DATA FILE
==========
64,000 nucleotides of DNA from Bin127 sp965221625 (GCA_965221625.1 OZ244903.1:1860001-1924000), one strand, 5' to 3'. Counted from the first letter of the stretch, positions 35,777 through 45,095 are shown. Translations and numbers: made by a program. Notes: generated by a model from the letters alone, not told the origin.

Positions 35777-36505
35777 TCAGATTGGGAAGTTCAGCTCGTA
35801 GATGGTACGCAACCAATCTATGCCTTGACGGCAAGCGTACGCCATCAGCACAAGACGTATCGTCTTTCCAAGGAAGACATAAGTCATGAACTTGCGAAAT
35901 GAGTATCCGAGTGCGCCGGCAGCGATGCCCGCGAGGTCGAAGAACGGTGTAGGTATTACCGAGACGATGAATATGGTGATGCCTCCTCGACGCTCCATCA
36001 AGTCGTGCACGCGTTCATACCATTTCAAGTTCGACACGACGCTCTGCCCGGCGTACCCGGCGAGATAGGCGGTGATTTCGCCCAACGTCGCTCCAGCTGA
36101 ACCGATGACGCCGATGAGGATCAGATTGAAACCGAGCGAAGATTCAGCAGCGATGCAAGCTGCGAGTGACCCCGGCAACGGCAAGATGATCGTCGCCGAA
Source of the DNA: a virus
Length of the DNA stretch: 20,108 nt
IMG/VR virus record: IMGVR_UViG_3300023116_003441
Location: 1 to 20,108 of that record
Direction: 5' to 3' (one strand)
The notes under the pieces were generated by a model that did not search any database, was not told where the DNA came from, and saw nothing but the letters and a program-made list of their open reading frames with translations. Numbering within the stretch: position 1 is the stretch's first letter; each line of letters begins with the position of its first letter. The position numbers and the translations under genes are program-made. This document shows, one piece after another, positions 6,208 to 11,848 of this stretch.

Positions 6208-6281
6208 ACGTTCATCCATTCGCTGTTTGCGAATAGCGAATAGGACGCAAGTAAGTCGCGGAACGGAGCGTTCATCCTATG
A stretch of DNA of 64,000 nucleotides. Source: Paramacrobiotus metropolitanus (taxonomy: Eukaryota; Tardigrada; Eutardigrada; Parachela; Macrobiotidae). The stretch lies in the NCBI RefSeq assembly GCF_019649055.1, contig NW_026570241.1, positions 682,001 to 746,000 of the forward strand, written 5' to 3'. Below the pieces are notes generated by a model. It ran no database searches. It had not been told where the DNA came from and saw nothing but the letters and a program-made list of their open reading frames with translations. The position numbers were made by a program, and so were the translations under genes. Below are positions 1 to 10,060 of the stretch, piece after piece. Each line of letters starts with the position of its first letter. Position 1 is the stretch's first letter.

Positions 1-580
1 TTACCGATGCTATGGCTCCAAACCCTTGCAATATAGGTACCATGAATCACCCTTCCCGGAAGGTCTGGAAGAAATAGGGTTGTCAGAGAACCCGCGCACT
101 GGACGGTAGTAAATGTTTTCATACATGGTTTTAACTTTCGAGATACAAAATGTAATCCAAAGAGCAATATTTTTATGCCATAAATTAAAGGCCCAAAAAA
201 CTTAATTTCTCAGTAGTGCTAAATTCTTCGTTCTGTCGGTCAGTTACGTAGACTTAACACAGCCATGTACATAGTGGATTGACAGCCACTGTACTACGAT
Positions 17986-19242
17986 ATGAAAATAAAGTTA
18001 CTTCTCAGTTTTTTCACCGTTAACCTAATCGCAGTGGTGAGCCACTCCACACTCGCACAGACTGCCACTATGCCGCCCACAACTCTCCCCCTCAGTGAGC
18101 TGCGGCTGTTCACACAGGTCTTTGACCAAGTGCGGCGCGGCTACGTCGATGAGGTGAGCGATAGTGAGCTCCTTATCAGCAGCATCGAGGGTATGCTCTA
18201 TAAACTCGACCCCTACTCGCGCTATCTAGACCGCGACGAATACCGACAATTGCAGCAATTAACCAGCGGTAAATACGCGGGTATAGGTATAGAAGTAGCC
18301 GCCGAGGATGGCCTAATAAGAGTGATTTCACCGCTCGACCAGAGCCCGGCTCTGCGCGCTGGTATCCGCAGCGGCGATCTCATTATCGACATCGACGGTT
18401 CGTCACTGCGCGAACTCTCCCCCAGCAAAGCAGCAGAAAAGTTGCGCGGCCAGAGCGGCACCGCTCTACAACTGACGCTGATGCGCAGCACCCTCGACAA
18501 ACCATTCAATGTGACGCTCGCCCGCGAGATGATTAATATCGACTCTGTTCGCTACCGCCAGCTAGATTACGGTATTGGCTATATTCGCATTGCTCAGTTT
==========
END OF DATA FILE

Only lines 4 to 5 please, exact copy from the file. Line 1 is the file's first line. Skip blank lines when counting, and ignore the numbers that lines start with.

35801 GATGGTACGCAACCAATCTATGCCTTGACGGCAAGCGTACGCCATCAGCACAAGACGTATCGTCTTTCCAAGGAAGACATAAGTCATGAACTTGCGAAAT
35901 GAGTATCCGAGTGCGCCGGCAGCGATGCCCGCGAGGTCGAAGAACGGTGTAGGTATTACCGAGACGATGAATATGGTGATGCCTCCTCGACGCTCCATCA